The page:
BC PNP Business Plan

Hasan Javaran

How to write a business plan for the BC PNP Entrepreneur program.

Vancouver, BC
Vancouver, BC
  • Are you preparing your business plan for the BC PNP Entrepreneur program and don’t know where to start?
  • Have you always wanted to bring your brilliant business idea to the province of British Columbia, but the sheer amount of nuanced requirements seem overwhelming?
  • Or, maybe you have already conducted thorough research and mastered navigating the documents needed for your business idea. But still, you’d like to ensure that you can stand out in presenting your business plan in your immigration application. In any case, we have got you covered.

At Wealth Theory, we have written numerous business plans for immigration programs. We have extensive experience finding the right business idea and preparing the business plan for the BC PNP program. We work with clients, immigration lawyers and immigration consultants. We have a deep knowledge of the economy and business climate in BC. After all, our main office is located in the beautiful province of British Columbia, Canada. Here we would like to cover why you need a comprehensive business plan and what you will need to include in your plan.

What is the BC PNP? And why is it one of the best programs for entrepreneurs starting their businesses in Canada?

The British Columbia Provincial Nominee Program (BC PNP) is one of Canada’s most extensive provincial immigration programs. Part of this program is the Entrepreneur Immigration (EI) stream which allows international entrepreneurs to set up their businesses within the province of BC and obtain permanent residency.

This immigration stream has three categories: Base Category, Regional Pilot, and Strategic Projects. All three categories will need a comprehensive business plan as part of the application.

The most critical document for this immigration program is your Business Plan. The Business Plan shows the program’s officers why your business idea is an excellent fit for the province of BC and why it will be successful.

What should you include in the BC PNP Business plan?

As part of your entrepreneur immigration application, you will need to submit a detailed document setting out your business’s objectives and how it plans to achieve them in the province of British Columbia.

The business plan should cover the research that has gone into developing the business idea, how it is suited to your unique knowledge and experience, and how it will benefit the province of BC. In the document, you will need to show how the business will grow and expand under your management and how it will generate enough revenue to be able to cover all its costs and make a profit.

Business Plans for the BC PNP program should always be written based on the business concept submitted during the initial registration phase. The officers will use your business plan as the primary document to determine the feasibility of a business.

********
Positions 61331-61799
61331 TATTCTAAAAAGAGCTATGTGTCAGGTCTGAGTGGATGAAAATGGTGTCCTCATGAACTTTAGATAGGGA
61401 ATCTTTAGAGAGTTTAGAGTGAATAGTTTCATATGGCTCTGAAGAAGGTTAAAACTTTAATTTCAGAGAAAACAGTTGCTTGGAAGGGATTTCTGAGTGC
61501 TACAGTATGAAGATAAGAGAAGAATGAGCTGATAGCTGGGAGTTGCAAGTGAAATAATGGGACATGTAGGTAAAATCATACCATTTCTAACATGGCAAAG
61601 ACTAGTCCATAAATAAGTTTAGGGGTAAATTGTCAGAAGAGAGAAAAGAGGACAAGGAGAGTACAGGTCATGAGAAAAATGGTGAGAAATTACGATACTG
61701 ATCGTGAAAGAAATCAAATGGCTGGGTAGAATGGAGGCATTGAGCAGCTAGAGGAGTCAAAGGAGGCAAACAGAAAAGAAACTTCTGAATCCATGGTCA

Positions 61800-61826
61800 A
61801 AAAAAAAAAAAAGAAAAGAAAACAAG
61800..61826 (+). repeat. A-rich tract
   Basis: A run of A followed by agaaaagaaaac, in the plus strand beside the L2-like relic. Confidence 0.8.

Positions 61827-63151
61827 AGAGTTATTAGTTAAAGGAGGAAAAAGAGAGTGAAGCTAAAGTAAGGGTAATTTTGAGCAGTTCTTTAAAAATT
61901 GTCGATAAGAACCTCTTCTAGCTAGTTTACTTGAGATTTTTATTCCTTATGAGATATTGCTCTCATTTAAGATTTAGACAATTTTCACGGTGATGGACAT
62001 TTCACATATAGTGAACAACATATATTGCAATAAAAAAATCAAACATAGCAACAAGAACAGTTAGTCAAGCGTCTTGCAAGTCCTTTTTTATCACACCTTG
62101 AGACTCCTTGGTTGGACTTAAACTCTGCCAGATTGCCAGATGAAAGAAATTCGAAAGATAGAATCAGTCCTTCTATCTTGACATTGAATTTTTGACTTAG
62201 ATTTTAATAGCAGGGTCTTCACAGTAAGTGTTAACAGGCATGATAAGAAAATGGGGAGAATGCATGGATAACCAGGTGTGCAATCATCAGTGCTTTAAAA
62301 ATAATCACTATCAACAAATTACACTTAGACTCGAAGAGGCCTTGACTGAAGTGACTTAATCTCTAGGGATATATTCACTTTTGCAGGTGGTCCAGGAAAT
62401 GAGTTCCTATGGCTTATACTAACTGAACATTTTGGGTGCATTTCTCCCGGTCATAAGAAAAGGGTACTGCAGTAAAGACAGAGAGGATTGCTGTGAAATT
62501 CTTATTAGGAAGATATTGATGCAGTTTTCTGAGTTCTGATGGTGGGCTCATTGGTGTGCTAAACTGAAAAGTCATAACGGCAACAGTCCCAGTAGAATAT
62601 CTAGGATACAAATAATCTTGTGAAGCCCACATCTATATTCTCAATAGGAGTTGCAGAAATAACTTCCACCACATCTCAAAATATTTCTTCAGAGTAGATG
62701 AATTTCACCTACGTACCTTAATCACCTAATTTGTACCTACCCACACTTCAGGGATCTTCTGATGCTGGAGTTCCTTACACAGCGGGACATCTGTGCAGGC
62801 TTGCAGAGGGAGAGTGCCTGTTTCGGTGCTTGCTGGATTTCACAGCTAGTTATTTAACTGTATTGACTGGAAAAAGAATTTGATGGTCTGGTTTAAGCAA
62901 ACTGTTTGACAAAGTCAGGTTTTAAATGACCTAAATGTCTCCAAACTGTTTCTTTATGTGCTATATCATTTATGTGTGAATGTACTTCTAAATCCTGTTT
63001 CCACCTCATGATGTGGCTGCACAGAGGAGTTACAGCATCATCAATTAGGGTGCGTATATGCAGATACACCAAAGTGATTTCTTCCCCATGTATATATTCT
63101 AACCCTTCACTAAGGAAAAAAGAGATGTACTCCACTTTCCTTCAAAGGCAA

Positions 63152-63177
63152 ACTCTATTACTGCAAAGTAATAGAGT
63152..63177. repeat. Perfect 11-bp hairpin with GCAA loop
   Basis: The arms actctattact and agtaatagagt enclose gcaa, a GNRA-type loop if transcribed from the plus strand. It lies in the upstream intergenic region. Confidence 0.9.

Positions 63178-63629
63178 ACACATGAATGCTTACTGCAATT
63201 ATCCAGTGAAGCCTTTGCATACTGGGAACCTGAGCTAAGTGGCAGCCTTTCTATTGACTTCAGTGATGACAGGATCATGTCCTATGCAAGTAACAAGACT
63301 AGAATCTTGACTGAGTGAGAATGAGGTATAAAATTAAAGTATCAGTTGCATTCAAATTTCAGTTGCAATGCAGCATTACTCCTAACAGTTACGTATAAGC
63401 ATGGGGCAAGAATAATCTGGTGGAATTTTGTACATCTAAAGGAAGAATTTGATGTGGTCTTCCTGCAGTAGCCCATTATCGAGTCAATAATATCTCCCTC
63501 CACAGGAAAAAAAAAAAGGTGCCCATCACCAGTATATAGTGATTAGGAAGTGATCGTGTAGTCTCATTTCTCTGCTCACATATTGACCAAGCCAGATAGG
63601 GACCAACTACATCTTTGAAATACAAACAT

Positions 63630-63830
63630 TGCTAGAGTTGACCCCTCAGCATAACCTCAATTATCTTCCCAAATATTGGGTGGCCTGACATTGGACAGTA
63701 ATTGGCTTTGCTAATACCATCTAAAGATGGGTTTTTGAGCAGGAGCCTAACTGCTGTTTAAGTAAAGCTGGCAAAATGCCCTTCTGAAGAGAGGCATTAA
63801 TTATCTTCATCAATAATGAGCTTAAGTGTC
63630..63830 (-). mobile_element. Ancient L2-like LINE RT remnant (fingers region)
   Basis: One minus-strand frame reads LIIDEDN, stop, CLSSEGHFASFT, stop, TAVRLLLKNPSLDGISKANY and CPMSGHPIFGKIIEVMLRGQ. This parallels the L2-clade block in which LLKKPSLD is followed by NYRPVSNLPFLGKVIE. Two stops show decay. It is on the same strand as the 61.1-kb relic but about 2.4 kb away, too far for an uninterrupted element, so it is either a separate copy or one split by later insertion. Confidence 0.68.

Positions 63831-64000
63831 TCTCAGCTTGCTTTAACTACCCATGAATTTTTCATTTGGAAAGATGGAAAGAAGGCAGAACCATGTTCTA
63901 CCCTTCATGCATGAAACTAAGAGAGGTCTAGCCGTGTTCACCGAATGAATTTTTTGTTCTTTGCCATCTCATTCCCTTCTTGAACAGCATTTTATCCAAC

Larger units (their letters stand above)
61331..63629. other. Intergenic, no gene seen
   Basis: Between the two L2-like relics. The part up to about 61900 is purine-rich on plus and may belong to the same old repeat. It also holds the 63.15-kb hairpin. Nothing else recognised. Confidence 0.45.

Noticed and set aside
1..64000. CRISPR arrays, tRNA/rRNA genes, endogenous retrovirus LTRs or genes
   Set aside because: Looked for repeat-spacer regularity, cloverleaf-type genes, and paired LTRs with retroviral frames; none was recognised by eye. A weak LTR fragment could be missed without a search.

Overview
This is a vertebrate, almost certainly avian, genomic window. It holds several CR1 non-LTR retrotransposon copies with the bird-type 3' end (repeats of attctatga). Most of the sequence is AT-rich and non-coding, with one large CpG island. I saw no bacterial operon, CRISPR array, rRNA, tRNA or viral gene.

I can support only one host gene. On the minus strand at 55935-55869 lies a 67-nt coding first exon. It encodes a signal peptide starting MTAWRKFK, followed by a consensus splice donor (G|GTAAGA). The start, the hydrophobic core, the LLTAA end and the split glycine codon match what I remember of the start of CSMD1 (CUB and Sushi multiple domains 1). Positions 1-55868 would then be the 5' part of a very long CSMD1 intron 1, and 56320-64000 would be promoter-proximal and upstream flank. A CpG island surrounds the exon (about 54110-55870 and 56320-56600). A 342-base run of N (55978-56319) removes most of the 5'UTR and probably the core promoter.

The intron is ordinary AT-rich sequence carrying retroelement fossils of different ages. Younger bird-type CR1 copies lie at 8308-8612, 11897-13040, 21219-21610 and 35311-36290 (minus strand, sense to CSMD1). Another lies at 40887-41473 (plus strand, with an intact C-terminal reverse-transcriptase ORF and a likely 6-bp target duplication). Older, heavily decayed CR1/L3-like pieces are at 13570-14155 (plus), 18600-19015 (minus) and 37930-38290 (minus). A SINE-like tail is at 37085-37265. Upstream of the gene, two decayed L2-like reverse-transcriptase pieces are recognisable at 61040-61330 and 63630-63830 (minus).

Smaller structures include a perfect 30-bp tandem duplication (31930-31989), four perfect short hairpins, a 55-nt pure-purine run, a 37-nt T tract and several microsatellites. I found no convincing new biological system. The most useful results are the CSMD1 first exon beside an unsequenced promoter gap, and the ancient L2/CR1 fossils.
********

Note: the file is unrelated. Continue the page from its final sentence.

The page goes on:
The BC PNP expects to see the following sections covered in the business plan:

1. Business Overview – General explanation of the business

  1. Describe the business model and clearly identify the goods and services that your business will offer. This section must be as transparent as possible.
  2. Explain the research activities and how this business idea was considered
  3. Identify what the key success factors in your business are
  4. Provide an analysis of how the company will be commercially viable (i.e. generate revenue to cover its cost and make a profit)
  5. Show how you will be managing the business. You must show how your background and experiences relate to handling the new business in BC, and you are qualified to do so
  6. Explain the physical location needed for running the business, including details on the size, zoning, purchasing or leasing, and specifications. Must also illustrate the research done on finding the ideal location for a business.

2. Company Structure – Type of legal business framework and share structure

  1. Explain what type of business structure you will start in BC and why? (e.g. incorporation, partnership, etc.)
  2. Describe what percentage of the future business will be yours and how you intend to fund the new business

3. Management Structure – Your management role in the business

  1. Clearly define your role as the business manager, including day-to-day activities. (Not having a direct role or ‘Passive investment’ is not allowed in the BC PNP program)
  2. Explain what roles the other shareholders (if applicable) will have and how their background and past work experience relate to the position they will take on in the new business.

4. Operations – Where you explain you company’s objectives, goals, procedures, and timeline

  1. Must identify and provide information on the potential suppliers of the products, raw materials and services for your business
  2. Explain how the business is creating value and wealth through its process and operations
  3. Provide a cost analysis of the business, which include operations, overheard, etc.
  4. Precisely pinpoint your target market (immediate customers) for the products or services the business will offer

5. Human Resource – Employees and their positions

  1. Clearly identify the number and position of employees needed for delivering the products or services
  2. Provide the job description, qualification and salary for every position in the business, including the rationale and data
  3. Display a hiring schedule for bringing on employees in the new business

6. Market Study and Risk Management – Show your understanding of the market and new environment

  1. Recognize and provide analysis on the main competitors in the market with the new business
  2. Identify the target segment and positioning of the products or services offered
  3. Explain the marketing strategy that the business intends to use
  4. Provide explanations on the distribution channels and pricing strategy for the business
  5. Provide SWOT (Strengths, Weaknesses, Opportunities, Threats) analysis
  6. Identify internal and external risks for the new business, such as market risks, barriers to entry, currency exchange risks, business environmental factors, and financial risks.
  7. Explain your strategy for managing and mitigating the risks for the business
  8. Provide break-even point and Return on Investment (ROI) analysis

7. Laws, Regulations and Licensing